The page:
An interesting paper and well worth a read.

Download the paper

Seth, Our Small Business Saviour

Web Smoothie, Seth Godin, has written a nice post on his blog regarding how small businesses (doctors, plumbers, etc.) can set up a presence on the web, for just $60 and a few hours of investment.

It is important to remember that Squidoo is his own product, so there is a little bit of shamless plugging going on. However, the advice is very useful. His article follows below.

Memo to the very small

What should my local chiropractor do? Or the acupuncturist? Or the pet store? What about that small church or mosque?

The web has changed the game for a lot of organizations, but for the local business, it’s more of a threat and a quandary than an asset. My doctor went to a seminar yesterday ($100+) where the ‘expert’ was busy selling her on buying a domain name, hiring a designer, using web development software, understanding site maps and navigation and keywords and metatags and servers…

These are businesses that have trouble dealing with the Yellow Pages. Too much trouble, too much time, way too expensive. So, should local micro-businesses just ignore the web? Or should they become experts in the art of building and maintaining a website?

We’re talking about people who don’t like to tweak. About local businesses that are struggling to be found by people a block or a mile or five miles away. Entrepreneurs who can’t be bothered to understand typography or HTML. Why does my dog’s vet have such a lame website? Why do basement waterproofing sites sit moribund? Do they all have to become experts and spend the money–or sit it out and lose out?

I think there’s a third way, one that gets them just about everything they need, takes an hour or two a month and costs about $60 a year. Here goes:

Step one: head on over to Typepad and sign up for their cheapest service. It’s about $5 a month. Pick a ‘quiet’ and professional blog layout. Your first post should include the name of your business, your address, your specialty and your hours and phone number. Click the button that says “Feature this post.” From now on, this post will be at the top of your blog (which is really your ‘website’, so first time visitors
will see it front and center. When you go on vacation or stock a new line of products or have a story to tell, just blog it.

The beauty of this first step is that for $5 you have a web server, a professional layout, no worries about design, a site you can edit yourself in no time and no hassles with weird domain names.

Next step: build a Squidoo lens about your business. List your hours and stuff. Then insert a google map of where you’re located. Put in a list of books if you think your potential (or current) customers will benefit from an understanding of what you do. Insert a guestbook so your favorite customers can give you testimonials. Put in an RSS feed from your blog, so every time you update it, it will show up here, too. If this is too tricky, have your smart next-door-neighbor do it for you. You won’t have to do it again.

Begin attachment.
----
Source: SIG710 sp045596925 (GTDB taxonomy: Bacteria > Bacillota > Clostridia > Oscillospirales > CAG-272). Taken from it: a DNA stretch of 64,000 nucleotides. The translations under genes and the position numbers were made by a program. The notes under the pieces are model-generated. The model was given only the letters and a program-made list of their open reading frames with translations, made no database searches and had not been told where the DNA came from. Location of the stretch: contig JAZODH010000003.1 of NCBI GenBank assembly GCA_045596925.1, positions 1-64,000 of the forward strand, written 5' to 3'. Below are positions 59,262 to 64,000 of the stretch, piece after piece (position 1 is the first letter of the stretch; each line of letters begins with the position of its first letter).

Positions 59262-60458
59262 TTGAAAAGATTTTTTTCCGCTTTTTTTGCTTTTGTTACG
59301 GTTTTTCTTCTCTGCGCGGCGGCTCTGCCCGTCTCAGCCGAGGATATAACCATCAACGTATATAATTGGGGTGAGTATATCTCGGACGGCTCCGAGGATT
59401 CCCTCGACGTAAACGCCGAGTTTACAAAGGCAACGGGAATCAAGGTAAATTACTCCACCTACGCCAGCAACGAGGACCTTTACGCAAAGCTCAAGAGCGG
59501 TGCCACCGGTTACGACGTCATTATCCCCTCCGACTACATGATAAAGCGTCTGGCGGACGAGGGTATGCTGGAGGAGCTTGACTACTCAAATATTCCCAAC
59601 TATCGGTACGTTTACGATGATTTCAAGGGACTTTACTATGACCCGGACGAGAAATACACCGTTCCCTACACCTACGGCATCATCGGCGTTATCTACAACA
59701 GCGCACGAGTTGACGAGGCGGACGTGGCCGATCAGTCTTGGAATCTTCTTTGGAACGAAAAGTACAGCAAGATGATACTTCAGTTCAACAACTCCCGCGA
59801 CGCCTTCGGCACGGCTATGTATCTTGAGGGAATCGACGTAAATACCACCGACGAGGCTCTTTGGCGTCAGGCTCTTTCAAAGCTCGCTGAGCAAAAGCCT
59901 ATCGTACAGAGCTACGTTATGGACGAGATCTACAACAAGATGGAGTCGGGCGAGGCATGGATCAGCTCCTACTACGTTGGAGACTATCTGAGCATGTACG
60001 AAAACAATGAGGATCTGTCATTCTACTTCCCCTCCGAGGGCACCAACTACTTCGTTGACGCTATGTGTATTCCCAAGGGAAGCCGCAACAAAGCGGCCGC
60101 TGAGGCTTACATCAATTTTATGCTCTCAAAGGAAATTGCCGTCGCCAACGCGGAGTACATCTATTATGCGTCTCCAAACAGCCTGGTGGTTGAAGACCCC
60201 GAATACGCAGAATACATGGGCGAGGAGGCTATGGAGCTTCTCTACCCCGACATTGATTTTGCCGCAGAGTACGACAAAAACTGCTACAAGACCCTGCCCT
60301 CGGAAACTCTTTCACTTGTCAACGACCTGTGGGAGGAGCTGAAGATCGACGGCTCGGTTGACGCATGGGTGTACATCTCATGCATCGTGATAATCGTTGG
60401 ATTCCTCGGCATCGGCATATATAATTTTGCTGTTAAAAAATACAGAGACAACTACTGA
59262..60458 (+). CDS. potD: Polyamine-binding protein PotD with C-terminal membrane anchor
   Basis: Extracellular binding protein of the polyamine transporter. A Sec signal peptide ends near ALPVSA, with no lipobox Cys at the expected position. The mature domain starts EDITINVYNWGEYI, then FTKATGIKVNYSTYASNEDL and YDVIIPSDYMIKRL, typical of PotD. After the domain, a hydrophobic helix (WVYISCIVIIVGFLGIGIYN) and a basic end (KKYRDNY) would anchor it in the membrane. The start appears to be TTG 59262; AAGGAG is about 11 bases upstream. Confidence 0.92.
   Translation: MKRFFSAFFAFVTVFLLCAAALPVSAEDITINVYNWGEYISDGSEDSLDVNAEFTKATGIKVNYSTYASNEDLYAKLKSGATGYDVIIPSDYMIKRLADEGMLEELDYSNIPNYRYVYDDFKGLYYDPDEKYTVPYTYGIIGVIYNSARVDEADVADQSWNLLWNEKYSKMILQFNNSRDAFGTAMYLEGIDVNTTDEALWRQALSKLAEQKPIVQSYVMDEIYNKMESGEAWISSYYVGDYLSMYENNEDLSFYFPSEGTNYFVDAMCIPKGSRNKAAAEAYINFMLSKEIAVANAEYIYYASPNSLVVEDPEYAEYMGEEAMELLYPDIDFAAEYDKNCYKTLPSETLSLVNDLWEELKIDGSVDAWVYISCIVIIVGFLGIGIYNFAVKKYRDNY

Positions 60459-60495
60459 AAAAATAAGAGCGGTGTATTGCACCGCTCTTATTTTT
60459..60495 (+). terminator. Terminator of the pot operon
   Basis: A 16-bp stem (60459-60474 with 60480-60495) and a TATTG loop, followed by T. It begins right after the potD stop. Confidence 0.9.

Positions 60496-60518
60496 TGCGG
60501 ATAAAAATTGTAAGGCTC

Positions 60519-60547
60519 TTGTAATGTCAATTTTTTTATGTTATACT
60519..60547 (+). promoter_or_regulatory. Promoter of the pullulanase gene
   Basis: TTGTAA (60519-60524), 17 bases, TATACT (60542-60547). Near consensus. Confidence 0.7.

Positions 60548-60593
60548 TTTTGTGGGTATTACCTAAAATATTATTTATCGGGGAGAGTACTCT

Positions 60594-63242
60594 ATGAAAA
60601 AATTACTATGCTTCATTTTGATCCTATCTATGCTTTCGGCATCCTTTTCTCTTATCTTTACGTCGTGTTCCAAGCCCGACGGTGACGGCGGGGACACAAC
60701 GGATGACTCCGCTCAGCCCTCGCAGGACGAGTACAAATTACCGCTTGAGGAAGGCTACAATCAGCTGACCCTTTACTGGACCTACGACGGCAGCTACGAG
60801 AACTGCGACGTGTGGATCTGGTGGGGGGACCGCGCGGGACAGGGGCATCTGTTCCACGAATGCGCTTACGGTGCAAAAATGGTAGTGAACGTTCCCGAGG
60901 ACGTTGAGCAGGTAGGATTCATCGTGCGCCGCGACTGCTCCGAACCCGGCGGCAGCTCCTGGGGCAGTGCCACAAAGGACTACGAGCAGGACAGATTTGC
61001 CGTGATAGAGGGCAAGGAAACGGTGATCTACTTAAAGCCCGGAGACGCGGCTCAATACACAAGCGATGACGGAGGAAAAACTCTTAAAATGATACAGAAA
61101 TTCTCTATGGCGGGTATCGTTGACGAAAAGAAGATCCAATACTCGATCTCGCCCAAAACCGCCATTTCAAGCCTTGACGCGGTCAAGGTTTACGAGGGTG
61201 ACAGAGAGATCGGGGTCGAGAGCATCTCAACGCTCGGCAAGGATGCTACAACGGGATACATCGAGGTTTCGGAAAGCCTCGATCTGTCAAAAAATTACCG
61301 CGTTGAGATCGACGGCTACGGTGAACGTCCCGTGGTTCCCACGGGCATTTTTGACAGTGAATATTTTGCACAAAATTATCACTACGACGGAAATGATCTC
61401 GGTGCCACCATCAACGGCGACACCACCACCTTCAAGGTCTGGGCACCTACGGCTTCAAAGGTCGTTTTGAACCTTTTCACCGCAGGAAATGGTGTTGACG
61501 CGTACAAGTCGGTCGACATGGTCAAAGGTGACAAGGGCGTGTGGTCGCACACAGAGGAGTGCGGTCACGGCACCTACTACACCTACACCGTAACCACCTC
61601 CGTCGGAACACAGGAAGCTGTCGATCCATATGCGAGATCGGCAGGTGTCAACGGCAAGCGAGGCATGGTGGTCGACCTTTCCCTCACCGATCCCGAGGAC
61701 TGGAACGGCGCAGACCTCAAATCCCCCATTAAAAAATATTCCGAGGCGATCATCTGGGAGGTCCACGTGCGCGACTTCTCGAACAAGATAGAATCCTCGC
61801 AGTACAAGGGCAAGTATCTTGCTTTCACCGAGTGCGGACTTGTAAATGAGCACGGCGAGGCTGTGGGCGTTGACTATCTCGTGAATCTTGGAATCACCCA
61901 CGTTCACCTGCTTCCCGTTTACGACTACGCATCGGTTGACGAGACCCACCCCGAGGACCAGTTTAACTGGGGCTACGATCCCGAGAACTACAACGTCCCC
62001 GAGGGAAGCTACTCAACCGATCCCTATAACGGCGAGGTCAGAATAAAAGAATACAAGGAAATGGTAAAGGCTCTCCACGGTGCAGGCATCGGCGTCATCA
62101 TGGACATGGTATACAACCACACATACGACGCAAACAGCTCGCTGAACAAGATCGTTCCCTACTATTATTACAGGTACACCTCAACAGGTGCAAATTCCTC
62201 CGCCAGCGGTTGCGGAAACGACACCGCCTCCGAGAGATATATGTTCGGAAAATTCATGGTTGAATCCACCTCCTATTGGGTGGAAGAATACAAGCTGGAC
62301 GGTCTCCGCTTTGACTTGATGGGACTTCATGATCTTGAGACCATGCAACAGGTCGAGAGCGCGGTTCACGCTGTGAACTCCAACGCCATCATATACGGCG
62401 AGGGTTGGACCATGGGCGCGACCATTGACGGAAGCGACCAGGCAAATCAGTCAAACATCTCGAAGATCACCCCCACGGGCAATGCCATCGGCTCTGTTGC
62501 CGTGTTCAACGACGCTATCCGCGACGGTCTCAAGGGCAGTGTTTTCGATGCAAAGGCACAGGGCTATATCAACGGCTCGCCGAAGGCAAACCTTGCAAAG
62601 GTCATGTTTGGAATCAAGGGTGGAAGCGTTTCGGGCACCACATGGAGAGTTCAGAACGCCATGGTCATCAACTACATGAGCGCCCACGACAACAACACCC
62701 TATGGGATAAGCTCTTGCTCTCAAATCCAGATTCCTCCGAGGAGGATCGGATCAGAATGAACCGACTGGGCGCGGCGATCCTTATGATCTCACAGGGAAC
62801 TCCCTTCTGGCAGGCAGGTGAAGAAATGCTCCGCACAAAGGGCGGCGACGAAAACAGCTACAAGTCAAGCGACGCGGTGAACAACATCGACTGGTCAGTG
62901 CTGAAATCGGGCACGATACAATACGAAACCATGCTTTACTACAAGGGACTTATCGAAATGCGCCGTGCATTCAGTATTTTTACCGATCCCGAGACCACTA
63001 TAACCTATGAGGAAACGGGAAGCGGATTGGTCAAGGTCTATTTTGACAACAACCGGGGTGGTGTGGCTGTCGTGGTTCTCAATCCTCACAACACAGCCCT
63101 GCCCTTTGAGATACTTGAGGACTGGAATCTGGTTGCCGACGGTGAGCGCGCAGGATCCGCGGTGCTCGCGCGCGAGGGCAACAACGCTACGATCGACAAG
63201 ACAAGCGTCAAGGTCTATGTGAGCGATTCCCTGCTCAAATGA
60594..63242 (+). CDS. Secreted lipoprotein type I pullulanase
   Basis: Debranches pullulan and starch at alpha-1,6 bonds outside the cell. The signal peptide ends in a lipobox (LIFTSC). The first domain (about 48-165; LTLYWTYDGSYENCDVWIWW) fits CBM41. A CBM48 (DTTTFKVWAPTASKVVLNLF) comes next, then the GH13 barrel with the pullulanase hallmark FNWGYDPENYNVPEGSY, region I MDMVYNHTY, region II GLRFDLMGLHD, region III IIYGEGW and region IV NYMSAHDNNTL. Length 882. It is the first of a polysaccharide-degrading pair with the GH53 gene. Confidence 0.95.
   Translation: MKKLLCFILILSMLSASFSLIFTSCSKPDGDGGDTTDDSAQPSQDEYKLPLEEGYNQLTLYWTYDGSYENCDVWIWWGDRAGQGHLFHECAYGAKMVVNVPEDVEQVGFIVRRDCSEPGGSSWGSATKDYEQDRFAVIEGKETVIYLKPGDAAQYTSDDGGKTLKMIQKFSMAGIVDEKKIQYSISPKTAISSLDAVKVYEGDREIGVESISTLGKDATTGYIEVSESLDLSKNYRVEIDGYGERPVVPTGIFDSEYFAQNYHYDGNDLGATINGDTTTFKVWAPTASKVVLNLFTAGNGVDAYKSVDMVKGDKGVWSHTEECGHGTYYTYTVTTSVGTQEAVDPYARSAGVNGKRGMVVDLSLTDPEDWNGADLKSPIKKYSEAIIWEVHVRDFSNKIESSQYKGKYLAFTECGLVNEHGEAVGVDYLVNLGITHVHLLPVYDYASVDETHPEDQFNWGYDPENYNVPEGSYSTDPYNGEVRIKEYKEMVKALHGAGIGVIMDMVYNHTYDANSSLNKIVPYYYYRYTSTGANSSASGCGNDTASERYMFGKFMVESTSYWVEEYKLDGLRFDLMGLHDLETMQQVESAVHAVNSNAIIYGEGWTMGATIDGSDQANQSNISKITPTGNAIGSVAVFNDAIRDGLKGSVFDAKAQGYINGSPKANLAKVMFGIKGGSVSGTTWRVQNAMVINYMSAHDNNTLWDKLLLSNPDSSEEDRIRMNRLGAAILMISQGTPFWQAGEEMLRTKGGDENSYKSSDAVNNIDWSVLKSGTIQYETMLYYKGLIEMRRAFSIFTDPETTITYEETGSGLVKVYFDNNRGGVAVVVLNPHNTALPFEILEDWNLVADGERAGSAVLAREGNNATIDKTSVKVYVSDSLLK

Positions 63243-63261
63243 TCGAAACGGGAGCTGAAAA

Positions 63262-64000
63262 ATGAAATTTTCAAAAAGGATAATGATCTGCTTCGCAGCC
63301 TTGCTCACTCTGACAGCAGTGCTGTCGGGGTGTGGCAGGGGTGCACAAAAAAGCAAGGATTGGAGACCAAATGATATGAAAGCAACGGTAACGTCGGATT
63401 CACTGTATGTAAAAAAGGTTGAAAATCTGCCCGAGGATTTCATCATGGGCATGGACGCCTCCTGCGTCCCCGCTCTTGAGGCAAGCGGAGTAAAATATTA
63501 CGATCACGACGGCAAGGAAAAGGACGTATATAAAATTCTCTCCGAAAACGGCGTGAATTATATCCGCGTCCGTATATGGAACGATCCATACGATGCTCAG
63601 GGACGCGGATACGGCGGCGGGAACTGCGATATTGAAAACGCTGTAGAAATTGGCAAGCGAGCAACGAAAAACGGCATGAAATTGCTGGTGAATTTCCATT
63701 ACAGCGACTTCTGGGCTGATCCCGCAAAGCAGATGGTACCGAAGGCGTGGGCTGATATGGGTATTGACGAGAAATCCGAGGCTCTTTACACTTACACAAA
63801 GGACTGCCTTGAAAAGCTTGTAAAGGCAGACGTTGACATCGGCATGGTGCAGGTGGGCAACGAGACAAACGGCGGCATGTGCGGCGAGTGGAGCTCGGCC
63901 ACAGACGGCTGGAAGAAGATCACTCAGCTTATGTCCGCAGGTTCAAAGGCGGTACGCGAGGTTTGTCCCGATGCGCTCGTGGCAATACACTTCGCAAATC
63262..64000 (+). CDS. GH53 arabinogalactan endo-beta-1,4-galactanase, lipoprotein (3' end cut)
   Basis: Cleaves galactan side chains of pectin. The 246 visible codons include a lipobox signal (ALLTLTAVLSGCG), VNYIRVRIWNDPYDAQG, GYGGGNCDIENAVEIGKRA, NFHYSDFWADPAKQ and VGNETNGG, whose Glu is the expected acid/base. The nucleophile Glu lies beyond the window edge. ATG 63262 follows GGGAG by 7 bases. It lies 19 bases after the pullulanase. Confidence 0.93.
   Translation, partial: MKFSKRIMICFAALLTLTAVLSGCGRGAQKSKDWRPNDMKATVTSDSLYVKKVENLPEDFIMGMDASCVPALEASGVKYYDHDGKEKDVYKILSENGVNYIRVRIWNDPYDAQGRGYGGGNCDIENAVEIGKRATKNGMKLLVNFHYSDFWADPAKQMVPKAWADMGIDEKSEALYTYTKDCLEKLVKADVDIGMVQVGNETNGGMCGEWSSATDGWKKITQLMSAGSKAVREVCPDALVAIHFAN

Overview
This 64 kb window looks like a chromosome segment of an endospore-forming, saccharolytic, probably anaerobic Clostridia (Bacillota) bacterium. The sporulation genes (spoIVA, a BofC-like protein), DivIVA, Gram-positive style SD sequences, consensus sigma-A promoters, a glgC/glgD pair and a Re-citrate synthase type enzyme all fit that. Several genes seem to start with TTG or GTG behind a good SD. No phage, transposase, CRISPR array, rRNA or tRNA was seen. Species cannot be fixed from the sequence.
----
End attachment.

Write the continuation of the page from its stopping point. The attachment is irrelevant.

Next step: Get a sign featuring your name and phone number. Something 1 foot by 2 foot or so. Printed on cardboard. Now, take your digital camera and start taking pictures. Pictures of your offices. Of your staff. Of your satisfied customers. Each picture should include the sign! Now, go post those pictures on Flickr. (And then put the pictures into a set and pull that set into your Squidoo lens, and post the best pictures on your blog too).

Last step: Ask your best customers to build Squidoo lenses about your business. Ask the ones who blog to mention you in their blogs. Ask the happiest of all to pose for a picture holding your sign, or to give you a testimonial for your blog.

So, you’ve probably invested a few hours by now. You’ve spent a few dollars, read a book or two on blogging. But you haven’t become an expert, not by a longshot, in any technologies. You haven’t tweaked a font or focused on a sitemap. Instead, you’ve been running your dry cleaner or writing your sermons.

Even better, no one is judging you on whether or not you’re an expert at building websites. No one is choosing not to do business with you because your website looks like your cat designed it. And you’re not spending big money tweaking tweaking tweaking just to get the last ounce of blood out of your site.

A month later, if someone types, migraine acupuncture des moines, into Google, they ought to find you. Or pet store 10706. The beauty of your situation is this: if only 5 or 10 new people a week find you via this ring of links and google searches, you’re going to have a shot at doubling your customer base within a year. For $60.

Do bloggers need a code of conduct?

Do bloggers need guidelines about blogging conduct and civil behaviour? Tim O’Reilly is drafting a Blogger Code of Conduct, which is shaping up by the collaborative effort of bloggers on a wiki committed to the “Civility Enforced” standards.

O’Reilly has posted the first draft, which is also posted on the Blogging Wikia, where you can join in and edit the wiki and encourage others too. The final version will be posted on, along with the html to display the badge and link to the code. It is based on the Blogher community guidelines, that embrace the spirit of civil disagreement and declines to publish unacceptable content.

Here is what the blogger conduct code says now –

1. We take responsibility for our own words and reserve the right to restrict comments on our blog that do not conform to basic civility standards.
2. We won’t say anything online that we wouldn’t say in person.
3. If tensions escalate, we will connect privately before we respond publicly.
4. When we believe someone is unfairly attacking another, we take action.
5. We do not allow anonymous comments.
6. We ignore the trolls.
7. We encourage blog hosts to enforce more vigorously their terms of service.